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Tracing mechanistic pathways and reaction kinetics toward equilibrium in reactive molten salts

Publication Type
Journal Name
Chemical Science
Publication Date
Page Numbers
3116 to 3129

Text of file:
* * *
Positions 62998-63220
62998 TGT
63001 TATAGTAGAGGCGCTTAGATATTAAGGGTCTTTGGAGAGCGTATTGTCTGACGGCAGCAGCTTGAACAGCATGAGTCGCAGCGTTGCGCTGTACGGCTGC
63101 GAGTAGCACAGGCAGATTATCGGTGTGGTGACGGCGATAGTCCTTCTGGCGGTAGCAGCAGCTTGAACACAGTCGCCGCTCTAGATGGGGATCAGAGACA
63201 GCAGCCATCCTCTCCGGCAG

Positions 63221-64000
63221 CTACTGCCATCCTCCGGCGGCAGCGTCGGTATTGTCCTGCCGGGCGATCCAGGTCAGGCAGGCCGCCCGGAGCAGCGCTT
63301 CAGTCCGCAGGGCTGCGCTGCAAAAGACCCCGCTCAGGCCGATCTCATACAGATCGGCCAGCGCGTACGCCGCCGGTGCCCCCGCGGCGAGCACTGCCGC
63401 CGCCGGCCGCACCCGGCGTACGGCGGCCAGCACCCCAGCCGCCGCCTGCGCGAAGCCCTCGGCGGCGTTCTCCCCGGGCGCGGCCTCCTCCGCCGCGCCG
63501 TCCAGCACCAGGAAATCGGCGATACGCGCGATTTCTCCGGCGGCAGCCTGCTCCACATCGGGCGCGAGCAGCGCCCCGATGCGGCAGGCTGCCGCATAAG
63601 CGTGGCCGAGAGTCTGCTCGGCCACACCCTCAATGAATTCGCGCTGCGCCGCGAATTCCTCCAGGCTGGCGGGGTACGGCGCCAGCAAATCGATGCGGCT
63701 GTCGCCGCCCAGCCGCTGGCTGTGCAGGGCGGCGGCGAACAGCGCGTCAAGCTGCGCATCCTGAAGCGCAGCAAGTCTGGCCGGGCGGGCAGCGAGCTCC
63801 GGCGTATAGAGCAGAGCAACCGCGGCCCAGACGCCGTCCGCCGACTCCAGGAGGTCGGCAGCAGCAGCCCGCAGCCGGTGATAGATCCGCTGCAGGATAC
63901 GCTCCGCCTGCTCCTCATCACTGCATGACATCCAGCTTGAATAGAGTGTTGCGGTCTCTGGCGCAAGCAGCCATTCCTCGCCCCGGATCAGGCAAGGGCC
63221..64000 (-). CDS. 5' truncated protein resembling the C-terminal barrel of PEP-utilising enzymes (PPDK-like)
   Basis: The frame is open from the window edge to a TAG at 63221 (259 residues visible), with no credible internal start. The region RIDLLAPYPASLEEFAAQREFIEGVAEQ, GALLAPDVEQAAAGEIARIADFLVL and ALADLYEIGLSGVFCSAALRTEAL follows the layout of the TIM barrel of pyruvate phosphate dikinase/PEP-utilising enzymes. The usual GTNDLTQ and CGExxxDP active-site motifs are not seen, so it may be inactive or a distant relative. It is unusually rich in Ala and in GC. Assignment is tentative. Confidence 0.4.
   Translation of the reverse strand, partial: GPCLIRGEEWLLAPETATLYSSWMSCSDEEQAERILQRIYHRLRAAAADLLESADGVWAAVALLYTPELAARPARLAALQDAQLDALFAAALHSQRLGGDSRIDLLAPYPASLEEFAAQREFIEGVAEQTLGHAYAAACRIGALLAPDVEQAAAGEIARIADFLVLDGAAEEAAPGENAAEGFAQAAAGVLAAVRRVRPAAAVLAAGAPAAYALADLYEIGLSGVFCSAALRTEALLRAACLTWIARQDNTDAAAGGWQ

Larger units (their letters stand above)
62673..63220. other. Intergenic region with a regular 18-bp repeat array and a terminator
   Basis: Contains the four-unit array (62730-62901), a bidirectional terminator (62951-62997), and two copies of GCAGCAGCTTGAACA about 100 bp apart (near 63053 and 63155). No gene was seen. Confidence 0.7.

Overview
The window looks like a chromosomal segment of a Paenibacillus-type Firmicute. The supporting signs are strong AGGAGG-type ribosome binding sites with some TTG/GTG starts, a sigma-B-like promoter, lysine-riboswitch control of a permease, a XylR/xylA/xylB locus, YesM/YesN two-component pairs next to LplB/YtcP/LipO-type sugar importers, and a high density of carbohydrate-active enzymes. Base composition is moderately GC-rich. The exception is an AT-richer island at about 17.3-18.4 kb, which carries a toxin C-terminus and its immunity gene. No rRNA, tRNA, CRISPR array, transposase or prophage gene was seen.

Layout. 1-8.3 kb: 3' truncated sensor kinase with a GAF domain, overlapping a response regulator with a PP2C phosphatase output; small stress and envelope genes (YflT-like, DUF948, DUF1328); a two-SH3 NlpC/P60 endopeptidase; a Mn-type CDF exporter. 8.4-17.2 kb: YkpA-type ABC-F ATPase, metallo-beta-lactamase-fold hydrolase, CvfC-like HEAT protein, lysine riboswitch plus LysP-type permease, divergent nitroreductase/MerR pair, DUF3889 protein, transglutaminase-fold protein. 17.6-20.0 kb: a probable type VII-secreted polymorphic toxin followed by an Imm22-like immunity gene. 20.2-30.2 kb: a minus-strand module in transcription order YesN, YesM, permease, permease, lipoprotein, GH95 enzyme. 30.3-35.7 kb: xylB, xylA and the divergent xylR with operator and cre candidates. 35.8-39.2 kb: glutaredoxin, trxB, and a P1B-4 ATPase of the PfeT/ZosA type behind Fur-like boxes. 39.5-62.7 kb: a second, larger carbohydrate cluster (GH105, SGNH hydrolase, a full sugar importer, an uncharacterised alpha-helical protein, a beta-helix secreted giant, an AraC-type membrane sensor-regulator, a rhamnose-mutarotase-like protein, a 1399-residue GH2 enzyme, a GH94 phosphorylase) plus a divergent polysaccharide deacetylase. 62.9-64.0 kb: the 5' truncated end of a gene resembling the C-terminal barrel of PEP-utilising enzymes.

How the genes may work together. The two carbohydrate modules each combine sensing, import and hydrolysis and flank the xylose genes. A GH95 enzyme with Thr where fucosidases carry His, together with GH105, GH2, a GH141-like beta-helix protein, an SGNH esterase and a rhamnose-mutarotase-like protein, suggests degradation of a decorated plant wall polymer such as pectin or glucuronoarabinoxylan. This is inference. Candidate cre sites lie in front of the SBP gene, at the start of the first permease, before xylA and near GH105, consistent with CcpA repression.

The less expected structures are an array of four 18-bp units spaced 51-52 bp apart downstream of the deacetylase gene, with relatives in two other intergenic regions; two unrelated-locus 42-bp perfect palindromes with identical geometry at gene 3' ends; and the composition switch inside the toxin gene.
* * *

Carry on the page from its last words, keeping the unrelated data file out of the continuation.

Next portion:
In the dynamic environment of multi-component reactive molten salts, speciation unfolds as a complex process, involving multiple competing reaction pathways that are likely to face free energy barriers before reaching the reaction equilibria. Herein, we unravel intricate speciation in the AlCl3–KCl melt compositions with rate theory and ab initio molecular dynamics simulations. We find that the compositions with 100 and 50 mol% AlCl3 exclusively comprise neutral Al2Cl6 dimers and charged AlCl4− monomers, respectively. In intermediate AlCl3–KCl compositions, the chemical speciation proves to be a very complex process, requiring over 0.5 nanosecond to reach an equilibrium distribution of multiple species. It is a consequence of the competitive formation and dissociation of additional species, including charged Al dimers, trimers, and tetramers. Here, the species formation occurs through ion exchange events, which we explain by computing free energy landscapes and employing a Marcus-like rate theory. We show that both interspecies and intraspecies ion exchanges are probable and are dictated by the local structural reorganization reflected in the change of local coulombic fields. The species distributions are validated by comparing computed Raman spectra and neutron structure factors with the available experimental data. We find an excellent simulation-experiment agreement in both cases. Nevertheless, Raman spectroscopy turns out to be particularly advantageous for distinguishing between unique species distributions because of the distinct vibrational signatures of different species. The mechanistic insight into reaction dynamics gained in this study will be essential for the advancement of molten salts as reactive media in high-temperature energy applications.